Airbike nylon bicycle - First look

Every part built from super-thin layers of powder

Two British engineers have designed a bike, christened the Airbike, made entirely of nylon – and they claim it’s as strong as steel. Chris Turner and Andy Hawkins, development engineers at the Aerospace Innovation Centre in Bristol, use a laser based manufacturing process known as additive layer manufacturing (ALM).

This builds up each of the bike's components using successive layers of fused nylon powder that are just one-tenth of a millimetre thick. ALM has been previously used for satellite and aircraft parts but EADS UK, the company behind the technology, wanted to show how useful it could be for creating everyday products.

The bicycle was chosen because it's both immediately recognisable and widely popular. Even moving parts such as bearings and bottom bracket assembly are made from nylon and built up in layers using the same ALM process. EADS say it requires no maintenance.

Quizzed about the unusual look of the bike, a spokesman told BikeRadar that this prototype was aimed at showing what the technology could do rather than producing a high spec, high quality bike. A more practical mark 2 version is said to be on the cards, with improvements such as a double sided chain drive to stop the flex apparent in the first model. There will also be refined geometry for better handling.   

The company reckon the technology has massive potential. Dr Jean J Botti, chief technical officer at EADS, said: "ALM is truly game-changing technology that has the potential to revolutionise manufacturing for the 21st century. It can be used for a wide variety of materials, from metals to plastics (including composites), and is faster and more efficient [than traditional manufacturing methods]...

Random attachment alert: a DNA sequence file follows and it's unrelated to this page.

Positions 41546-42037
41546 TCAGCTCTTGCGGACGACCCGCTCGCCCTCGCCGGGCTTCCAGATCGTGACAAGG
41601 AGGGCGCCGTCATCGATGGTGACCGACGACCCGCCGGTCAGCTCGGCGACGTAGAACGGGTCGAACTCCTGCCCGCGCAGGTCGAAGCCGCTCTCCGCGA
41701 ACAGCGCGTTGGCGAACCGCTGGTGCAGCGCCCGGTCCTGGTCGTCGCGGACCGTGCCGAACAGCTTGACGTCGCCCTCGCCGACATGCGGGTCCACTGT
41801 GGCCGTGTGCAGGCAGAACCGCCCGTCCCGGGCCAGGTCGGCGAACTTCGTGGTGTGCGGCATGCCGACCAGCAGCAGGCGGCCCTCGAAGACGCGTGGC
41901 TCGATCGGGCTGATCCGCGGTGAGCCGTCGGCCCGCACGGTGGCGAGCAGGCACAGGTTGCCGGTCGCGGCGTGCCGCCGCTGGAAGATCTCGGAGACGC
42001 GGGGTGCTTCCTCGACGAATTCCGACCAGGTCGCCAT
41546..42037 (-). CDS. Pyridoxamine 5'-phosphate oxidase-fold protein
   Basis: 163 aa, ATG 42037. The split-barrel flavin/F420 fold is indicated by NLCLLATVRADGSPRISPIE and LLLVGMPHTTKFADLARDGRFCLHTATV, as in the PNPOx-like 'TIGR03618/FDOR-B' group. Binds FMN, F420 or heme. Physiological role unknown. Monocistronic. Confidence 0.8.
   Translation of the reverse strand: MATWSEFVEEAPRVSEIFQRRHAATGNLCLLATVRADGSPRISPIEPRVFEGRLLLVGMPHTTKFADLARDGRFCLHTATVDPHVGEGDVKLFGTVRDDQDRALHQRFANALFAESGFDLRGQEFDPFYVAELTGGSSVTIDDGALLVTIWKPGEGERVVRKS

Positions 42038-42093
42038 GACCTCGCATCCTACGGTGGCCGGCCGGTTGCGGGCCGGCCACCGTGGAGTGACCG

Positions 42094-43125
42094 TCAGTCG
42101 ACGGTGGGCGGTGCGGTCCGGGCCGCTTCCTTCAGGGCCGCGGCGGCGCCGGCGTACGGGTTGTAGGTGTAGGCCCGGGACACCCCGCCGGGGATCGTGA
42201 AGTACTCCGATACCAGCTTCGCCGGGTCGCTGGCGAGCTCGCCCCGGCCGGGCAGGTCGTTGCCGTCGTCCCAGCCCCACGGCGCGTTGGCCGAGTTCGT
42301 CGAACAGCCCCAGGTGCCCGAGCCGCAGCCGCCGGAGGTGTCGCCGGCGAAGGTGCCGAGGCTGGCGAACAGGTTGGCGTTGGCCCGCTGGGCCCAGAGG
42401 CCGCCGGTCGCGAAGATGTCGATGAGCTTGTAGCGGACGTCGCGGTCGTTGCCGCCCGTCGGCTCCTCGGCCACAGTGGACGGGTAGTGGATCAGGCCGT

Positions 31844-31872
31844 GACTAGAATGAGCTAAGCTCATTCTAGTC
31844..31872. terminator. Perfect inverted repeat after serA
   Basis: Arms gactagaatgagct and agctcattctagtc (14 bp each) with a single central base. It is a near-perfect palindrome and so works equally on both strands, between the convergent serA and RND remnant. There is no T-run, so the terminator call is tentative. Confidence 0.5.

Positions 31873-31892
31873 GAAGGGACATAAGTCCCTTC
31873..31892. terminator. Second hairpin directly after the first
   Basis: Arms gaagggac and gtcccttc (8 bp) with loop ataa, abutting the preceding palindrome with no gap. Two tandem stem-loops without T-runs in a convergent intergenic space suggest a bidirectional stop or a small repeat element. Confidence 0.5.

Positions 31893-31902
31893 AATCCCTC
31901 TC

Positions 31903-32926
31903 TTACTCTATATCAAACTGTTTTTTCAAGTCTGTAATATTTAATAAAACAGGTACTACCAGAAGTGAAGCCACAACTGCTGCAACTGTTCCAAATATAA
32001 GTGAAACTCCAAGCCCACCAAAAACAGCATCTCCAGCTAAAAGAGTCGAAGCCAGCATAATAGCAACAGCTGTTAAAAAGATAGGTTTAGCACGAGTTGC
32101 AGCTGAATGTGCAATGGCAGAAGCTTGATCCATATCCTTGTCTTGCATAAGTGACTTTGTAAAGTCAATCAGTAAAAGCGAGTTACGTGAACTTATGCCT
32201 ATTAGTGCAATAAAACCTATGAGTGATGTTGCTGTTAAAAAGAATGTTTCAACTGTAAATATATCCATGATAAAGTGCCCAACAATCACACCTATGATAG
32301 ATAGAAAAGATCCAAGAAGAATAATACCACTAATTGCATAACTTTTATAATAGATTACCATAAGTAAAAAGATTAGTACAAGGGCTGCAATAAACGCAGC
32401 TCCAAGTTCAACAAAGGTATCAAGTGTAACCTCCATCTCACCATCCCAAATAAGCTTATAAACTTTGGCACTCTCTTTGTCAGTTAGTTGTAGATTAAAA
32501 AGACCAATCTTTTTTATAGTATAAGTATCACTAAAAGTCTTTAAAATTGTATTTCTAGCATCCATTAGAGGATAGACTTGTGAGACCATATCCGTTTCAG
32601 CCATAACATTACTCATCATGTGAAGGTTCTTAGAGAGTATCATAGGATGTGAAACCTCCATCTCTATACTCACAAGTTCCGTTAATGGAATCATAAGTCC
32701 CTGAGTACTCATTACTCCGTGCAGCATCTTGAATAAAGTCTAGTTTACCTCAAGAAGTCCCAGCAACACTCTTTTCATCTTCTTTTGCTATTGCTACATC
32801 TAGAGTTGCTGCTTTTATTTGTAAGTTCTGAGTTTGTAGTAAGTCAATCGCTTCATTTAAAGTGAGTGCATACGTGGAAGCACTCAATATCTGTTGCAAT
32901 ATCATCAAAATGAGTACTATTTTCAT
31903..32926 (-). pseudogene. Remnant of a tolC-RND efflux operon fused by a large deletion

"It uses less raw material and produces parts which are lighter, more complex and stronger. In short, this is a leaner and greener technology which can be used in many sectors from aviation through to consumer goods." ALM can even be used to manufacture parts with moving segments, removing the need for assembly, and to fuse different materials together in the same part (including metals such as titanium).   

Robin Southwell, chief-executive of EADS UK, said: "The application of this technology is to prove that you can get the combination of weight and strength which is vital in aerospace and apply it to something that everyone can see and ride on." Asked when a production version of the bike is likely to hit the market, he said "within a decade".

You can watch a video about the Airbike on the BBC News website.

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